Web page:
nep-ind New Economics Papers
on Industrial Organization
Issue of 2021‒11‒29
three papers chosen by
Kwang Soo Cheong
Johns Hopkins University

  1. Expanding Multi-Market Monopoly and Nonconcavity in the Value of Information By Stefan Behringer
  2. The Anatomy of a Hospital System Merger: The Patient Did Not Respond Well to Treatment By Martin Gaynor; Adam Sacarny; Raffaella Sadun; Chad Syverson; Shruthi Venkatesh
  3. Trade Intermediation by Producers By Erbahar, Aksel; Rebeyrol, Vincent

  1. By: Stefan Behringer
    Abstract: In this paper I investigate a Bayesian inverse problem in the specific setting of a price setting monopolist facing a randomly growing demand in multiple possibly interconnected markets. Investigating the Value of Information of a signal to the monopolist in a fully dynamic discrete model employing the Kalman-Bucy-Stratonovich filter, we find that it may be non-monotonic in the variance of the signal. In the classical static settings of the Value of Information literature this relationship may be convex or concave, but is always monotonic. The existence of the non-monotonicity depends critically on the exogenous growth rate of the system.
    Date: 2021–11
  2. By: Martin Gaynor; Adam Sacarny; Raffaella Sadun; Chad Syverson; Shruthi Venkatesh
    Abstract: There is an ongoing merger wave in the US hospital industry, but it remains an open question how hospital mergers change, or fail to change, hospital behavior, performance, and outcomes. In this research, we open the “black box” of practices within hospitals in the context of a mega-merger between two large for-profit chains. Benchmarking the effects of the merger against the acquirer’s stated aims, we show that they achieved some of their goals: they harmonized their electronic medical records and sent managers to target hospitals; after the acquisition, managerial processes were similar across hospitals in the merged chain. However, these interventions failed to drive detectable gains in profitability or patient outcomes. Our findings demonstrate the importance of hospital organizations and internal processes for merger research and policy in health care and the economy more generally.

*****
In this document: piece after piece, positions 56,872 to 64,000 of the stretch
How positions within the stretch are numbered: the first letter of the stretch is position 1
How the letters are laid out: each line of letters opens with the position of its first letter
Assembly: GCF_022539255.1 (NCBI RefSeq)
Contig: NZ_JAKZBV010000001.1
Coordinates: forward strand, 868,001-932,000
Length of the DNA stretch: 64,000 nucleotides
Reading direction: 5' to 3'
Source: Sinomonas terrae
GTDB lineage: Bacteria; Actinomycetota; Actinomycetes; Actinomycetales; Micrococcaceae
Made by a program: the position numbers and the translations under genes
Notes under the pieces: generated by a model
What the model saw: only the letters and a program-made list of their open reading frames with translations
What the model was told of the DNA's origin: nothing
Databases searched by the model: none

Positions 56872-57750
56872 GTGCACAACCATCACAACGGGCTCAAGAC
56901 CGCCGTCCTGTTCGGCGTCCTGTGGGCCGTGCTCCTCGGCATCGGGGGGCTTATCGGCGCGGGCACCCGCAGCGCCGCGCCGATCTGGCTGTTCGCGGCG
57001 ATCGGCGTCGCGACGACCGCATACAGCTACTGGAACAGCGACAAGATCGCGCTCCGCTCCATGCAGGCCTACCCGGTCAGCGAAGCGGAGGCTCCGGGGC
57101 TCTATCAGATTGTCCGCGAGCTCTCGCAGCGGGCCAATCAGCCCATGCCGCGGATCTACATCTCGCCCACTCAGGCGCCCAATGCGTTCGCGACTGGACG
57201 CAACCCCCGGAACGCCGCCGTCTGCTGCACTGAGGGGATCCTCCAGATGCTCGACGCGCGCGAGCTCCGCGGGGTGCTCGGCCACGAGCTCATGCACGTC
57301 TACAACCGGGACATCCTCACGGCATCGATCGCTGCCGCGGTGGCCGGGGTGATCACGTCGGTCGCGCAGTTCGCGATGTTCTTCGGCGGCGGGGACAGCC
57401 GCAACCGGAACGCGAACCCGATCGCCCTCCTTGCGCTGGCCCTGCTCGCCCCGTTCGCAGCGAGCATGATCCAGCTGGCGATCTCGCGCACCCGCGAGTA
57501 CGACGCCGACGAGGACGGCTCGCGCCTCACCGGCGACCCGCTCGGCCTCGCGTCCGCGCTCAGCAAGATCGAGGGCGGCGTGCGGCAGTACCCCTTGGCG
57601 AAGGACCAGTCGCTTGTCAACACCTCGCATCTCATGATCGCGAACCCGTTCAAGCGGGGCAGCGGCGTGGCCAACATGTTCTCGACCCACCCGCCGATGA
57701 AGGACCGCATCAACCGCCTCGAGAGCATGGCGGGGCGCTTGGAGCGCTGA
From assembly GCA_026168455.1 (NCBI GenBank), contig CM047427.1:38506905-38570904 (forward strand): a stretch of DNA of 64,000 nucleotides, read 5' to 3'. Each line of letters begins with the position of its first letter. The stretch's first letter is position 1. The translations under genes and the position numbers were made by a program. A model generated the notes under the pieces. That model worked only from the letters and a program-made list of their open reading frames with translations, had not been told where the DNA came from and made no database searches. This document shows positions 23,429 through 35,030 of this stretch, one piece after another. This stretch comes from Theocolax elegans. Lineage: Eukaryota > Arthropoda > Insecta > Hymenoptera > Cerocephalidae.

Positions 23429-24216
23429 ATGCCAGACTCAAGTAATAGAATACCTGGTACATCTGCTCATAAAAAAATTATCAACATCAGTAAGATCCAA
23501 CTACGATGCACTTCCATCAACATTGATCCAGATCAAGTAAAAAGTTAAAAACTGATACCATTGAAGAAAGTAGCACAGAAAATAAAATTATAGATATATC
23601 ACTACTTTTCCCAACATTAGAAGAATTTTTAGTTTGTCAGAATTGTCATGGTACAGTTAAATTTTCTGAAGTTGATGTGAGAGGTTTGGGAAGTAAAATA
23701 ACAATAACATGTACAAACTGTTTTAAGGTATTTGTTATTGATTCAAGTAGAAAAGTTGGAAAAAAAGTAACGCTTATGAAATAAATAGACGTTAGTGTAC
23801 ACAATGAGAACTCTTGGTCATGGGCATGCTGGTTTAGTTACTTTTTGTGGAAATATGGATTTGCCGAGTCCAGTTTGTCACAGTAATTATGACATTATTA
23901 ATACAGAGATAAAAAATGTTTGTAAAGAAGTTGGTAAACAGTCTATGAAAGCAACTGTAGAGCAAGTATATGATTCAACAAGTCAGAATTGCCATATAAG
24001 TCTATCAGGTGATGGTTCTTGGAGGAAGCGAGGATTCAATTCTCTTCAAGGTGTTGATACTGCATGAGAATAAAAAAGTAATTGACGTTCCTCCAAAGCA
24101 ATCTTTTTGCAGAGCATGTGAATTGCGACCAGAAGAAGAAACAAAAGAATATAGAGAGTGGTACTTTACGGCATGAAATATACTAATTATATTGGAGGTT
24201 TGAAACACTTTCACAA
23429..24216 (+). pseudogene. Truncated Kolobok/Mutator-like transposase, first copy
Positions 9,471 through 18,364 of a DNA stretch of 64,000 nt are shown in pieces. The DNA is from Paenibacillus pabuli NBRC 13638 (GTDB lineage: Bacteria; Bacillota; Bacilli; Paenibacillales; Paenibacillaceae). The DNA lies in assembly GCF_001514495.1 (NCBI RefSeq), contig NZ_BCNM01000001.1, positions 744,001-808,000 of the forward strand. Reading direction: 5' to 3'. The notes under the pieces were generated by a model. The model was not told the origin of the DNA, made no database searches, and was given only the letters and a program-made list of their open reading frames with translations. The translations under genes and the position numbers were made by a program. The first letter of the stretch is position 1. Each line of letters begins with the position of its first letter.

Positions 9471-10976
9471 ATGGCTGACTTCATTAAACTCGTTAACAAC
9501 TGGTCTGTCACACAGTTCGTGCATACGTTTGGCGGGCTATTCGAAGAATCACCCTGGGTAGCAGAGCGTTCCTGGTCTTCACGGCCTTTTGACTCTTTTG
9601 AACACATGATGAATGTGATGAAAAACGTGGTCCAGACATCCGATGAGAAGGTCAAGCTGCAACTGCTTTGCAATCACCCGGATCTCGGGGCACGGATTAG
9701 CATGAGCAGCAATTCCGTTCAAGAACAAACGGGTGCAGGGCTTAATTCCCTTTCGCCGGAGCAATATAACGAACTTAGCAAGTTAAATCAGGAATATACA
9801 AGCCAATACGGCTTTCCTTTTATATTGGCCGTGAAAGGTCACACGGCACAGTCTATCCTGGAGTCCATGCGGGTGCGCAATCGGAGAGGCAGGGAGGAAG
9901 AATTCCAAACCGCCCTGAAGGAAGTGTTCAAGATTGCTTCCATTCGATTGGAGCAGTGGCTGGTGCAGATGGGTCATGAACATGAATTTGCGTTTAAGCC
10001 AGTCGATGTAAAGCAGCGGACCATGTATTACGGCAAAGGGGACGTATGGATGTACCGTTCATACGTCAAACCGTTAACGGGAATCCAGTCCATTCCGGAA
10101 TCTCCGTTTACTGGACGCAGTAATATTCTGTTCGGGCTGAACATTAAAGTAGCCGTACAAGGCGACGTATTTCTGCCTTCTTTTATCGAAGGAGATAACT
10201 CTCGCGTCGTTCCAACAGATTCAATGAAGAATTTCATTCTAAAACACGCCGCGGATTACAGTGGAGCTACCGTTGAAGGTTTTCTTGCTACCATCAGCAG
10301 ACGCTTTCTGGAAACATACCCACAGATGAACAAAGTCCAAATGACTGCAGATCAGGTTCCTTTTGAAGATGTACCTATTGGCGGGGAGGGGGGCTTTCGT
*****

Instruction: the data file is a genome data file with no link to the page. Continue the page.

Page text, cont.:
JEL: D22 I11 M12
    Date: 2021–11
  3. By: Erbahar, Aksel; Rebeyrol, Vincent
    Abstract: This paper shows that Turkish manufacturing exporters export goods that they have not pro-duced and thus also act as trade intermediaries. This exporting of “sourced” products is ubiquitous across firms, products, and destinations. Beyond these facts, the main contribution of the paper is to show that sourced exports are more sensitive to gravity determinants than produced exports at the aggregate level, but at the firm level, this relationship is reversed. We rationalize these findings by allowing producers to act as intermediaries in a model where profitability at the product-destination level is stochastic and correlated across markets. We provide empirical evidence for the model’s core mechanism.
    Keywords: international trade; intermediaries; carry-along trade; multi-product firms
    JEL: F12 F14 L2
    Date: 2021–11–18

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